Medicare Advantage enrollment grows nationwide
Medicare Advantage enrollment increased by 4.6 million (41 percent) during the past year, despite worries that Affordable Care Act-related payment changes would shrink the program's membership, according to a report by the Kaiser Family Foundation. Almost all states have seen Part C enrollments climb.
Thirty percent of Americans enrolled in Medicare--or 15.7 million beneficiaries--have chosen Part C plans in lieu of traditional fee-for-service coverage as of last March. This represents a 10 percent gain in Medicare Advantage enrollments in one year, the report noted.
Though most Medicare Advantage growth since 2013 has been in the individual market, group plans accounted for 32 percent of enrollment spikes in 2014.
One reason people may be flocking to this program is that almost all privately-offered Part C plans provide at least one added benefit (such as vision, dental or hearing services coverage) that isn't covered by traditional Medicare, according to an April study from HealthPocket. And when payers earn a higher star rating for Medicare Advantage, they tend to enroll beneficiaries in greater numbers, according to results of a January study by Journal of the American Medical Association.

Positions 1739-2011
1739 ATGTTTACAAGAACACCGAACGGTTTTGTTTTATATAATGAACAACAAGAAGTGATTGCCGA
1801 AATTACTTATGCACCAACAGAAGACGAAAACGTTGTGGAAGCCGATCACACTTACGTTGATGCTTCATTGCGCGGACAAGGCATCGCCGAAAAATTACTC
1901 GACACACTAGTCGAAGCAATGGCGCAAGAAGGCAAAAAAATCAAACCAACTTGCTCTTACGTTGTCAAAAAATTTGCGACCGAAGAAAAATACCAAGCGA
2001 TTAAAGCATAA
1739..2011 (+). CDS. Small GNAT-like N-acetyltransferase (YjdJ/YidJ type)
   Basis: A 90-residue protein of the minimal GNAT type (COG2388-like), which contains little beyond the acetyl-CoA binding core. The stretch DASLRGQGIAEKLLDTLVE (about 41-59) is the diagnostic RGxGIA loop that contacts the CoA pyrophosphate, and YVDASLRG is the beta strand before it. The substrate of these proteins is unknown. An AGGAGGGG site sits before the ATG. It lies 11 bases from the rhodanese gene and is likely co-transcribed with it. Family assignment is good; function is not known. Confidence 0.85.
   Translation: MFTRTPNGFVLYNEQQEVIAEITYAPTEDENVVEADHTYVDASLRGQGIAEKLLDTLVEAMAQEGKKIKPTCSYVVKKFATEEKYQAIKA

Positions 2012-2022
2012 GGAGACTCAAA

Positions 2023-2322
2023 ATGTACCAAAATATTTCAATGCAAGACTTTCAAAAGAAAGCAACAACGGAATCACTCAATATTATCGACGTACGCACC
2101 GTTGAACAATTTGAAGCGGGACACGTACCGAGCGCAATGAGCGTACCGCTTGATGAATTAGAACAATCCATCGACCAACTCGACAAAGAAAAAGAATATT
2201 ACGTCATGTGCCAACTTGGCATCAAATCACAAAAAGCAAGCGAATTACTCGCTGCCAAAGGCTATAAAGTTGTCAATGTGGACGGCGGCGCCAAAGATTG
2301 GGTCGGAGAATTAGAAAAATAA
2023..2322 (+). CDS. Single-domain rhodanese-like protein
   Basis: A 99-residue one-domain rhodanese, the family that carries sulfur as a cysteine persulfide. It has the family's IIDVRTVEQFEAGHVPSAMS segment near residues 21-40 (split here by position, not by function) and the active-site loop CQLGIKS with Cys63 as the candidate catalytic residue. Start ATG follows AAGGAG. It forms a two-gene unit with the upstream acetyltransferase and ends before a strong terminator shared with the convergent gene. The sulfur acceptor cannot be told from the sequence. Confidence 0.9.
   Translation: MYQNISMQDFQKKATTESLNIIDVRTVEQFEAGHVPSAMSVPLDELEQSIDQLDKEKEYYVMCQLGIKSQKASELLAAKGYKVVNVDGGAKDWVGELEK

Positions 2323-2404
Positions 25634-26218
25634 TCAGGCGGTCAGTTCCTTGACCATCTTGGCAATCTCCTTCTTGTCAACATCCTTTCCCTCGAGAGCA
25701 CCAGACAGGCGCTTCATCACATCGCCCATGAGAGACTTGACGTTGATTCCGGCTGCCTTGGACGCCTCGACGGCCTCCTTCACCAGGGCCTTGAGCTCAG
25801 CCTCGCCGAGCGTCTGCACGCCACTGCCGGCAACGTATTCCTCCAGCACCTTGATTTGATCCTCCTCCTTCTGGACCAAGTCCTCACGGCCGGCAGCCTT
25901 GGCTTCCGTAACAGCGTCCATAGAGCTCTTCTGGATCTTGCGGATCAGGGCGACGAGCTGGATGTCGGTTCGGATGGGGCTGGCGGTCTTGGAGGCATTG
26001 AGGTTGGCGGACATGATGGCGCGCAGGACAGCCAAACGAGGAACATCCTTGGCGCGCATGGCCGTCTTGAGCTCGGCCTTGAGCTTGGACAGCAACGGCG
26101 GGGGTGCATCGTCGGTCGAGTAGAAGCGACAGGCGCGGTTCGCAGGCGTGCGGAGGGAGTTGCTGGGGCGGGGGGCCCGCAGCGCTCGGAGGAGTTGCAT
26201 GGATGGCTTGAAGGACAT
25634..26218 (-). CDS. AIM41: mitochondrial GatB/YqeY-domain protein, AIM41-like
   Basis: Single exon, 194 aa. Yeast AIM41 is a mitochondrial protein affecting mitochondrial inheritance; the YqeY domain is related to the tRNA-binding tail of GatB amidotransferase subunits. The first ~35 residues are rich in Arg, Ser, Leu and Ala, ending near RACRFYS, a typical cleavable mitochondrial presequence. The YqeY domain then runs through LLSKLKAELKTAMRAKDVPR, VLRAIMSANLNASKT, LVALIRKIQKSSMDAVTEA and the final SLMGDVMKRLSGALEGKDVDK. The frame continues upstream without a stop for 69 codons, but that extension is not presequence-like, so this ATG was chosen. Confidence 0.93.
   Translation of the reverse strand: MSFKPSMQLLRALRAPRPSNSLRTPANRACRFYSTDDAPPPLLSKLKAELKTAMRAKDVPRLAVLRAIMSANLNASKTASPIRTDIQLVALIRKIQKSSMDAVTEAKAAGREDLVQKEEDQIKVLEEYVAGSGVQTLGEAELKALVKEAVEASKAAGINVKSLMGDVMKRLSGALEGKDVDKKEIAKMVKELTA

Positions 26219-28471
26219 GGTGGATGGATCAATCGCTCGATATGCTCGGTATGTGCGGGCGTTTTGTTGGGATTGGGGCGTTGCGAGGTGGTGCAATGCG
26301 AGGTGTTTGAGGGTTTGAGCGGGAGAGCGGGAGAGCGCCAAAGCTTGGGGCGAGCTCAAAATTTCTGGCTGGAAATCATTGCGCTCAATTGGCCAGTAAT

Average monthly premiums for Part C coverage ($35 per month this year) have stayed "relatively stable" since 2012, KFF reported. But average monthly out-of-pocket spending caps are edging upward, which may cause financial hardship for beneficiaries with complex healthcare needs. Specifically, the number of Part C enrollees in plans with out-of-pocket payment limits topping $5000 nearly doubled between 2013 and 2014, climbing from 24 percent to 44 percent this year, according to KFF.
The costs of Medicare Advantage have been a highly-publicized payer concern. Some insurers still expect Medicare Advantage rates to drop next year, even though the Centers for Medicare & Medicaid Services reversed course last month on proposed Part C rate cuts, as FierceHealthPayer reported.
- here's the Kaiser Foundation report
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